In a nutshell: We no longer live in a world where signs and symbols point to truth; they are the truth.
Jean Baudrillard died in 2007, and we are still absorbing and processing many of his ideas. The greatest theorist of postmodernity, he was, strictly speaking, a sociologist, spending 20 years in the sociology department at Nanterre University in Paris. His career spanned the student revolts of 1968, the fall of communism, and the rise of what he calls the “hyperreal” order of media-centered capitalism.
Simulacra and Simulation was the book that made Baudrillard fashionable outside France, and it is surprisingly accessible. Though the examples he gives relate to culture and politics in the 1970s, for most readers, contemporary instances of his ideas will easily come to mind.
Baudrillard’s thinking marks a huge and rather subversive break from the traditions of Western philosophy, with its typical focus on questions of the self, free will, and knowledge and even the existentialist’s idea of living an “authentic” life. His vision is instead a world in which individuality is a myth and where people are units reflecting whatever is happening in the media, their only purpose to consume images and signs. In this new universe, something is real only if it can be reproduced endlessly, and what is singular or unshareable does not exist.
We no longer live in a world of the dual: being and appearance, the real and the concept. What is “real” can be endlessly produced from computer programs, and most disturbingly, this new reality no longer has reference to some rational base of truth:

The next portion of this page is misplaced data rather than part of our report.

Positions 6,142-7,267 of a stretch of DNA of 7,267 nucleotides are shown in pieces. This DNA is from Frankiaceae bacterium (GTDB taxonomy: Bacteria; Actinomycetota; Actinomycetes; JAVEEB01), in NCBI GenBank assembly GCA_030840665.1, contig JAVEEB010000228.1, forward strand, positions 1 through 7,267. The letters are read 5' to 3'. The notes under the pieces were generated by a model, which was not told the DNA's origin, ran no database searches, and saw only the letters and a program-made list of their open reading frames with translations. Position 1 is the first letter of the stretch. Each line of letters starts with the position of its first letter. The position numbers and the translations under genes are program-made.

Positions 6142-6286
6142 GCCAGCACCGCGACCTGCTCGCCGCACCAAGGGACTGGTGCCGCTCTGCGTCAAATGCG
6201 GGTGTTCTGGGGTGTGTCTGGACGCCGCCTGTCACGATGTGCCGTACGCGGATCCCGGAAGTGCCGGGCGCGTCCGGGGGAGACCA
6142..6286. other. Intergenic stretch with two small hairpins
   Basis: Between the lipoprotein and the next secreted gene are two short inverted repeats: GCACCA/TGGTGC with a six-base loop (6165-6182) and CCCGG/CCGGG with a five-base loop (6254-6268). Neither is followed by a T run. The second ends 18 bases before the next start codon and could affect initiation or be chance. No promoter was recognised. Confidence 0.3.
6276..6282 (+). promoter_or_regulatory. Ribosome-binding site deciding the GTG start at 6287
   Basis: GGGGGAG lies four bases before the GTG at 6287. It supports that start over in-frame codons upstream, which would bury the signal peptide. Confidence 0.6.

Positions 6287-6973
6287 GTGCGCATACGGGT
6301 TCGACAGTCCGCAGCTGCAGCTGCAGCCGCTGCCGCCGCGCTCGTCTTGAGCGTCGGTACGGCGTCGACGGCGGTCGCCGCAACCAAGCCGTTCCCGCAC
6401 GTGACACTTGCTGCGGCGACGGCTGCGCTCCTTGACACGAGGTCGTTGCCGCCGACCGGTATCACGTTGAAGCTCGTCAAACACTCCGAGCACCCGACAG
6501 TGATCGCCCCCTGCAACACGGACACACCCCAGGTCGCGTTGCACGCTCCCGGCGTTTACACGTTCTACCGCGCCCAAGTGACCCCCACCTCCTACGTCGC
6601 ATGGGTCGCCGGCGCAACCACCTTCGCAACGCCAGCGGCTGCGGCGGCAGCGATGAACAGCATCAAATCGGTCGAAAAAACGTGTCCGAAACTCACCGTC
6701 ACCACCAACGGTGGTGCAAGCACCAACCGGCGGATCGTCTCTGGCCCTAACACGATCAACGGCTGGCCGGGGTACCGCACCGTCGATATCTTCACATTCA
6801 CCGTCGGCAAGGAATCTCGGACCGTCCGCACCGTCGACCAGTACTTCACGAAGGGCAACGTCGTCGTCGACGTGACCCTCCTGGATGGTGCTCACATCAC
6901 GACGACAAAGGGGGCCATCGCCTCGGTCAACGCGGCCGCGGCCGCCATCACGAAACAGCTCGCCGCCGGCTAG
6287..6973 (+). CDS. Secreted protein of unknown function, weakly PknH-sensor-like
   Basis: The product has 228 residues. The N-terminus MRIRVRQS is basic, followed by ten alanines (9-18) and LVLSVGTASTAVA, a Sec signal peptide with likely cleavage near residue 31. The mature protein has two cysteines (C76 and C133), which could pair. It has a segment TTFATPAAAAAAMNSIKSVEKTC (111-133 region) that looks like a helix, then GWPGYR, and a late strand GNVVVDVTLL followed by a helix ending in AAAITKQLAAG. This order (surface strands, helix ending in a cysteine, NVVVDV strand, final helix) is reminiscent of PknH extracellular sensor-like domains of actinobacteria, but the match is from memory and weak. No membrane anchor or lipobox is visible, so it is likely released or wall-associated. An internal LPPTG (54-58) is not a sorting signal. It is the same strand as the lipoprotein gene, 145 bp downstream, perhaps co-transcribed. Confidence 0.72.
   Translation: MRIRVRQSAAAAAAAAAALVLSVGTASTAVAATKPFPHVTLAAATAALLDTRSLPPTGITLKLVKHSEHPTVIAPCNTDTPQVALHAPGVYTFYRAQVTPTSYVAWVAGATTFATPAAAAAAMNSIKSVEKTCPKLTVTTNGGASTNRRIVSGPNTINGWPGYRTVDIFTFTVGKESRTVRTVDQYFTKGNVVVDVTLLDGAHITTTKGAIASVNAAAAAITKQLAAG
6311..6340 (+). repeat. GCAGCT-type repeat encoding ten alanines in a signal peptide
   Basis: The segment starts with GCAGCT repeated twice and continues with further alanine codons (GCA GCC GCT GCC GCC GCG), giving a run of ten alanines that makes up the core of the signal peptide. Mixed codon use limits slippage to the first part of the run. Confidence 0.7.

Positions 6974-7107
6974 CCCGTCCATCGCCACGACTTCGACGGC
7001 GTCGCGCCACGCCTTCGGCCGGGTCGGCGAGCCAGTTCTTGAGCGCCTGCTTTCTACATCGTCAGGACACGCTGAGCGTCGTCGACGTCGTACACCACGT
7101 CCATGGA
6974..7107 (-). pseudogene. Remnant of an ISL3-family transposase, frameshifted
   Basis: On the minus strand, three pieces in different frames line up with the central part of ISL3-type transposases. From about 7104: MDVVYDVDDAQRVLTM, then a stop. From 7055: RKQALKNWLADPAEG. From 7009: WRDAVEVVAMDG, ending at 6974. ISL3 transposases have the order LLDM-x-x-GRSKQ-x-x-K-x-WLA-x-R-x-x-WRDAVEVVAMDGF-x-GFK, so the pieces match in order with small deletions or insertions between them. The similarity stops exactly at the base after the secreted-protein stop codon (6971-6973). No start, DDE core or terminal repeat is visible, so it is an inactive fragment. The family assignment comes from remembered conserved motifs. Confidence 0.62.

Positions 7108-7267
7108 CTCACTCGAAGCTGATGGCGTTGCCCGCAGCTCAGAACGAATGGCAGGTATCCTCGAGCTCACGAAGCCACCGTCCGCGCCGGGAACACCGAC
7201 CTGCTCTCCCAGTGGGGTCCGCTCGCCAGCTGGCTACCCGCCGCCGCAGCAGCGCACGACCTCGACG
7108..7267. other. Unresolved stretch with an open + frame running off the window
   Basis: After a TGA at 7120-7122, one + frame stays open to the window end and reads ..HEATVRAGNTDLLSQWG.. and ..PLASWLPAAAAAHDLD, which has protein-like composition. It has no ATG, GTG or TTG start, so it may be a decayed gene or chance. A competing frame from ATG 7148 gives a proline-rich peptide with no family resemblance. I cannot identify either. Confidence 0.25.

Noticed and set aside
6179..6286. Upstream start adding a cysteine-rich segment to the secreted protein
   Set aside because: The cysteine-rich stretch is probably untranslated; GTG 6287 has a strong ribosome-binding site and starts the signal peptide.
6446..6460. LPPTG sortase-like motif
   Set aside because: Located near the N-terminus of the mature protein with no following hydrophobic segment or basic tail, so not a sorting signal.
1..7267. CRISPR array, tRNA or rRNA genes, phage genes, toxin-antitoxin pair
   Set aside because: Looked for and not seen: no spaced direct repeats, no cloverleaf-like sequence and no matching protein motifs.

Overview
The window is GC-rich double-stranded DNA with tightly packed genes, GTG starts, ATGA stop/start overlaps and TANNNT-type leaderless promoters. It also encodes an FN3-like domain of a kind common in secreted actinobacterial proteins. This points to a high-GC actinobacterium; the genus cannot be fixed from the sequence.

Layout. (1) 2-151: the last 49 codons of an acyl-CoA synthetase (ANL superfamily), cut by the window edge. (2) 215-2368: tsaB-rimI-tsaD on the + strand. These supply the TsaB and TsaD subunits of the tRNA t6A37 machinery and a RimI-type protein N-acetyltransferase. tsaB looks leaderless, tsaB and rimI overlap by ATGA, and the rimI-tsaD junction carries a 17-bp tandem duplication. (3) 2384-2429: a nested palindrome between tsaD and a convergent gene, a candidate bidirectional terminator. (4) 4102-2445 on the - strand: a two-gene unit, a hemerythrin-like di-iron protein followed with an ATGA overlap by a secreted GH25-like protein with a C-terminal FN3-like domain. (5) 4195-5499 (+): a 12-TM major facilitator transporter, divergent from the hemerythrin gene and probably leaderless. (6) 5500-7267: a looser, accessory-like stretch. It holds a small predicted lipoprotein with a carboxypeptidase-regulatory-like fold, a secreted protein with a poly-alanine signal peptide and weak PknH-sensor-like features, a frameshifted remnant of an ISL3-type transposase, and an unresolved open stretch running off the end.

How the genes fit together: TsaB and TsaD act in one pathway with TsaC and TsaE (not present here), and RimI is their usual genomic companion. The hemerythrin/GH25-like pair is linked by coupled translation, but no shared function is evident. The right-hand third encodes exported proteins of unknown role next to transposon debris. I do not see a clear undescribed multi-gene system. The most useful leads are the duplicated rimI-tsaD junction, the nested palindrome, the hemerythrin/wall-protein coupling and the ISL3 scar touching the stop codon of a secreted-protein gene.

“It is no longer a question of imitation, nor duplication, nor even parody. It is a question of substituting the signs of the real for the real…”
Baudrillard calls this new world the “hyperreal,” and one of its interesting qualities is that it obviates the need for the imaginary, since there is no distinction between reality and what is imagined. We are left with a world that is a “gigantic simulacrum” (a simulation or likeness), one that is “never exchanged for the real, but exchanged for itself, in an uninterrupted circuit without reference or circumference.”
The Hyperreal Media Society
Presaging the rise of the internet and the social media phenomenon, Baudrillard notes that people are now measured by the extent of their involvement in the flow of media messages. “Whoever is underexposed to the media is desocialized or virtually asocial,” he says, and the flow of these messages is unquestioned as a good that increases meaning, just as the flow of capital is considered to increase welfare and happiness. One of the standout lines of the book: “We live in a world where there is more and more information, and less and less meaning.”
Advertising is conventionally seen as superficial in relation to the actual things and products that it refers to, but in Baudrillard’s thinking, advertising is the core of our civilization. The commodities that it points to are relatively valueless—what matters is our identification with the stories, signs, and imagery that front those commodities; it is these that we desire and consume. We go shopping not so much to get things, but to keep ourselves within the boundaries of the hyperreal (to not want to consume these signs and symbols is subversive). The notion of a free-willed, rational individual is a total myth; we are best seen as entities fully wrapped up in, and part of, the technology and consumer culture.
Philosophers have spent centuries arguing about the relative weight between “subject” (I) and “object” (the world), but Baudrillard saw the debate as having long since become insignificant—the object had won, hands down. A person today is not a project in selfhood, as many traditions of philosophy and theology have told us, but more like a machine that consumes and reproduces the ideas and images that are current in the media, advertising, and politics. And most disturbing of all, the replacement of reality with hyperreality, Baudrillard calls the “perfect crime” because most are barely aware that it ever happened.
Tomorrow…Simone de Beauvoir and “the Other” in philosophy.
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